It came to many on social media as a surprise when Ghana’s voters’ register was being accessed via a link on google drive between November 21 and 22.
But by 6 pm on Sunday[November 22], the document was deleted by the Electoral Commission (EC).
Two days after the incident [November 24], the Chairperson of the Electoral Commission (EC)– Jean Mensa defended their actions during a training workshop for journalists: “We are enjoined by law to publish the voters’ register. Indeed, C.I. 127 requires that the provisional voters’ register is published on our website.”
The country is heading into presidential and parliamentary elections in less than two weeks [December 7] and for the first time in the country’s political history, the prime document to be used in the electoral exercise was albeit briefly, available on the EC website and also on social media [deleted in less than 48 hours].
So, why did the EC decide to publish and later delete the voters roll in less than 48 hours?
While some suggested this will allow citizens the opportunity to verify for themselves whether they have been captured onto the voters’ roll, others were a bit critical of the move, arguing this was an infringement of the data privacy laws of the country.
According to an Adjunct Lecturer at Kwame Nkrumah University of Science and Technology and a specialist in Digital Forensics Investigation, Richard Apau the publication of the data by the Electoral Commission has national security and cybersecurity implication.
“The way the data was published including the full name, ID number and age of Ghanaian registered voters affords criminals the opportunity to use it for fraudulent transactions,” he stated in an interview with GhanaFact.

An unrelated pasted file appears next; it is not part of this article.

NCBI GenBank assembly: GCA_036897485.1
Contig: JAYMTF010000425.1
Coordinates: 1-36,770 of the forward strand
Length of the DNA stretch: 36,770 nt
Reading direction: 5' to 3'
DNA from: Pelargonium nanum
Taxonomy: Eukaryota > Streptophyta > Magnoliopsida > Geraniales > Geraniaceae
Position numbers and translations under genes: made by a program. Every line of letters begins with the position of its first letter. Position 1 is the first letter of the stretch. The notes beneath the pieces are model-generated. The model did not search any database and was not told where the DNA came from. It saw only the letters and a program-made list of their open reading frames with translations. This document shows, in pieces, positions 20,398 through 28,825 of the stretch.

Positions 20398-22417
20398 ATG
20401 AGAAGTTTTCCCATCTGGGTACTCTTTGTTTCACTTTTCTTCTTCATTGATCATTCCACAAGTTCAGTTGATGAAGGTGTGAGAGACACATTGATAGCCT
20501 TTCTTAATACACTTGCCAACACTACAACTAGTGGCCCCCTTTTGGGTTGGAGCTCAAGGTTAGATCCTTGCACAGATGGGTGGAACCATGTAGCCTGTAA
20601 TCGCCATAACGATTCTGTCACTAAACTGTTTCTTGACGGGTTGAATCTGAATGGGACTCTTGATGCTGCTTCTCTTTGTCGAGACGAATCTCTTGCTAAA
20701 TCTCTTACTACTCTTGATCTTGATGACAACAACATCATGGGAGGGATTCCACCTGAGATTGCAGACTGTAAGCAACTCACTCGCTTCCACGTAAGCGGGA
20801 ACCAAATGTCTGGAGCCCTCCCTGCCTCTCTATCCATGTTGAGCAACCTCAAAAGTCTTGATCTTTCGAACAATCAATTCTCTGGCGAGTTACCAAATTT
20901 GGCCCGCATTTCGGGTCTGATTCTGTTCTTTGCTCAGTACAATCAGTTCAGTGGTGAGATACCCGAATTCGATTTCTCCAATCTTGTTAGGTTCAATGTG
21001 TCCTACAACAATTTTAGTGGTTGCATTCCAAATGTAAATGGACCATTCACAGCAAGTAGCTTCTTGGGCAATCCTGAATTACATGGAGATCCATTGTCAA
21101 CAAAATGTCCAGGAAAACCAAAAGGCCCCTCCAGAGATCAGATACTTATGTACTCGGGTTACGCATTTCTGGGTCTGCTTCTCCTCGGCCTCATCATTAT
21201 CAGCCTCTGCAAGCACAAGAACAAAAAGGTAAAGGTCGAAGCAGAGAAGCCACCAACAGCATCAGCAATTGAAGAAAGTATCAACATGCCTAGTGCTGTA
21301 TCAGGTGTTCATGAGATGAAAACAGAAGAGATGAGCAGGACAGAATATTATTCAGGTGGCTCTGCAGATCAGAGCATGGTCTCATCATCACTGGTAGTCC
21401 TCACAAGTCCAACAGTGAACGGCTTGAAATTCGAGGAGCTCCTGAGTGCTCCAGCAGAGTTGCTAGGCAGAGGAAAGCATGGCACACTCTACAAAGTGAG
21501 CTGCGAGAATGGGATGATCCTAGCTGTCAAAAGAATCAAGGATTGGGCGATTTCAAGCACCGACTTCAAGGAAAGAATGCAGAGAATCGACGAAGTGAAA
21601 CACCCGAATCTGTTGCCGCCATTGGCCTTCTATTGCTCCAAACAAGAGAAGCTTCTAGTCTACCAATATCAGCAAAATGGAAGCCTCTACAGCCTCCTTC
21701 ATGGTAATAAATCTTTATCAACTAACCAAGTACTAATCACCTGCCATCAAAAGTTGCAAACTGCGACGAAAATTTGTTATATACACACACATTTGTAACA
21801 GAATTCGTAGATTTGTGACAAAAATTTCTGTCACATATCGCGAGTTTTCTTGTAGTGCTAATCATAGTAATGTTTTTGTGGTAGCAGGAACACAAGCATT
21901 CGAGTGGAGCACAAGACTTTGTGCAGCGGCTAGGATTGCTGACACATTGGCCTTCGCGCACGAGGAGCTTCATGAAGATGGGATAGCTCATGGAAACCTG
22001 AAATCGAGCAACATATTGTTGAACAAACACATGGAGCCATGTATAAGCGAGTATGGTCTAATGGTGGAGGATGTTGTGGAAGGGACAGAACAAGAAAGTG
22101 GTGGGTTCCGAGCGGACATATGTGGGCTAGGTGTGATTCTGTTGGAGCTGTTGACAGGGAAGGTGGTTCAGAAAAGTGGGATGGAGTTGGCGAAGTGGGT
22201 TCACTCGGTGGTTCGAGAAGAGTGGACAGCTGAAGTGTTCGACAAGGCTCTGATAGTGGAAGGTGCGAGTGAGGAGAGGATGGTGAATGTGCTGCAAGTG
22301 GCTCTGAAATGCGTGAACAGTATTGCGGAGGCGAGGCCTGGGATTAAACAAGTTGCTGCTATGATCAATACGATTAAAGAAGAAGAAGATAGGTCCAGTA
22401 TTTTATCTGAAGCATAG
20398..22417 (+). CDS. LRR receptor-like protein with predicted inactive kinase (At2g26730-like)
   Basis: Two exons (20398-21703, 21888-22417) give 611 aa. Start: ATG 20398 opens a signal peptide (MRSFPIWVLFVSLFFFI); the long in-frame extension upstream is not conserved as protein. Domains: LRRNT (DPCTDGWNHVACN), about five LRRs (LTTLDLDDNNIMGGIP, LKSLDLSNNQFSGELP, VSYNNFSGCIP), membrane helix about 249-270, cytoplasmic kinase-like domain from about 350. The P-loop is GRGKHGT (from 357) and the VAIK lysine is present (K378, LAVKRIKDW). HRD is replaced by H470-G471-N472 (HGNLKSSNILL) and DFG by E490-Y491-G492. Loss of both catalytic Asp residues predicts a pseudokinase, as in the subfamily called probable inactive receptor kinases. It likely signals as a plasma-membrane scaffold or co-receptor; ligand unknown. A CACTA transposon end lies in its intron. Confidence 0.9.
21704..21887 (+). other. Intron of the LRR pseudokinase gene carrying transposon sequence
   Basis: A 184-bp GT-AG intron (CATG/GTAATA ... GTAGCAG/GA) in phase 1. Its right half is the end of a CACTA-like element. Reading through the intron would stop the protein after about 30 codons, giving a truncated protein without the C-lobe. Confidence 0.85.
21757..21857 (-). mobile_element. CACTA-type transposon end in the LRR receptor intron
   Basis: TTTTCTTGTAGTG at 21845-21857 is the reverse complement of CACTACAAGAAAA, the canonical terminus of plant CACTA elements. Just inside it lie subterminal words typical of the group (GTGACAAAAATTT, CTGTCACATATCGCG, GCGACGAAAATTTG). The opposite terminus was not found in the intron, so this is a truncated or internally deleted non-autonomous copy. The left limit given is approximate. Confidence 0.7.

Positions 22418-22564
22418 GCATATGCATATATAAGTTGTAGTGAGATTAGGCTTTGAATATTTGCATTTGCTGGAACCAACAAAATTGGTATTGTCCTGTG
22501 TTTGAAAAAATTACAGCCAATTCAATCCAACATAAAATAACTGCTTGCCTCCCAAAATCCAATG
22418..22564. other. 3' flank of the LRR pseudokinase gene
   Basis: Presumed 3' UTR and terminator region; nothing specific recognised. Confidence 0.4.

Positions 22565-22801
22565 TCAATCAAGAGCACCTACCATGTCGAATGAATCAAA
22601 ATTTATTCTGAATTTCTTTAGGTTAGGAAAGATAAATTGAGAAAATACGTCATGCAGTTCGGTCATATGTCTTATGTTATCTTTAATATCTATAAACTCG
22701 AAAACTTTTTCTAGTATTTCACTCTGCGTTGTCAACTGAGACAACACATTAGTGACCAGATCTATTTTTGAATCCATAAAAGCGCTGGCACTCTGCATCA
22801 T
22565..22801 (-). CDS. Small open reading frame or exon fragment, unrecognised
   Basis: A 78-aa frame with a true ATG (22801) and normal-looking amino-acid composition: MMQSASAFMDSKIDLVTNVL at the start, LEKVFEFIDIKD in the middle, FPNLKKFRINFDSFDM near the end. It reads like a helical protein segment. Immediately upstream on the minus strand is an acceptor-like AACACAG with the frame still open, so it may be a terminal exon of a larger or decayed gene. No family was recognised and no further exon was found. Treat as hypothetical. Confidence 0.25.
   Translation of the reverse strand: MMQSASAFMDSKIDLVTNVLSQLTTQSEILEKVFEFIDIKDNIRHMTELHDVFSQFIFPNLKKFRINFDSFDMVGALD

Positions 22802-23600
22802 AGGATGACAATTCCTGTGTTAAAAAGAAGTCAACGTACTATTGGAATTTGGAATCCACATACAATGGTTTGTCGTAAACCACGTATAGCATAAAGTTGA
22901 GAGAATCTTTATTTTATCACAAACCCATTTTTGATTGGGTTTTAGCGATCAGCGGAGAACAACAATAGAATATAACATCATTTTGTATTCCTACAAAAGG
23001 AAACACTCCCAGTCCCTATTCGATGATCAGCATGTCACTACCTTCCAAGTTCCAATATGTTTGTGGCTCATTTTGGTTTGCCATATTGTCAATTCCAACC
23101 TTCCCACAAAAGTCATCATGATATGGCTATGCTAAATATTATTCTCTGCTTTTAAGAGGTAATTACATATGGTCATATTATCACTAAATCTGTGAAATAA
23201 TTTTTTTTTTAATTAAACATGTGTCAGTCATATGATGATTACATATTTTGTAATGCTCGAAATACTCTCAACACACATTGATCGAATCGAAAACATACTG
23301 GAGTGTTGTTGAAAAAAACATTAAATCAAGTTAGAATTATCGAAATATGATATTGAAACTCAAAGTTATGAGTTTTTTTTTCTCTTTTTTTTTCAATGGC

Meanwhile a US-based Ghanaian lawyer, Stephen Kwaku Asare has commended the Electoral Commission for publishing the voters’ register.
“The next version should be searchable followed by a publication of the financial disclosures of the political parties and strict enforcement of the law on treating.” He partly stated in a Facebook post on November 22.
2200 Facebook interactions
Using Facebook’s leading content discovery and social monitoring platform for publishers -Crowdtangle digital tool and searching for the keyword “voters’ register”, while limiting the search to Ghana, we found a spike in Facebook interactions around the subject on November 21.
Crowdtangle showed there were 2,200 Facebook interactions on the subject on November 21 from 177 interactions the day before.
Several Facebook pages including those promoting activities of the two dominant political parties, National Democratic Congress (NDC) and New Patriotic Party (NPP) published the list online.
Online news platforms (here, here, here and here) also published reports encouraging citizens to verify their names on the voters’ roll before the document was later deleted by the Electoral Commission.
Data Privacy laws
In Ghana, the recognition of the right to privacy with respect to the processing of personal data or information led to the passage of Act 843 to further guarantee the right to privacy enshrined under Article 18(2) of the 1992 Constitution.
“The actions of the EC breach the 2012 Data Protection Act, which calls for strict adherence to privacy information of individuals,” Digital Forensics Specialist, Richard Apau said.
According to Ghana’s Data Protection Agency (DPA), although the EC might have legal backing to publish the voters’ register, they must not compromise individuals right to privacy in executing their mandate.
“Even if there is a law that allows you to do what you have done, you should look at other ways of improving transparency and fairness in the processing of personal data,” Director-General of DPA, Patricia Adusei-Poku is reported to have said [grahic.com.gh].
“Once it was published, there were some issues with the functionality with the format in which it had been put there, so the I.T. was called to include and introduce more systems into it to make it more functional. We intend to upload it in the next few days,” Chairperson of the Electoral Commission (EC)- Jean Mensa stated.
Researched by Rabiu Alhassan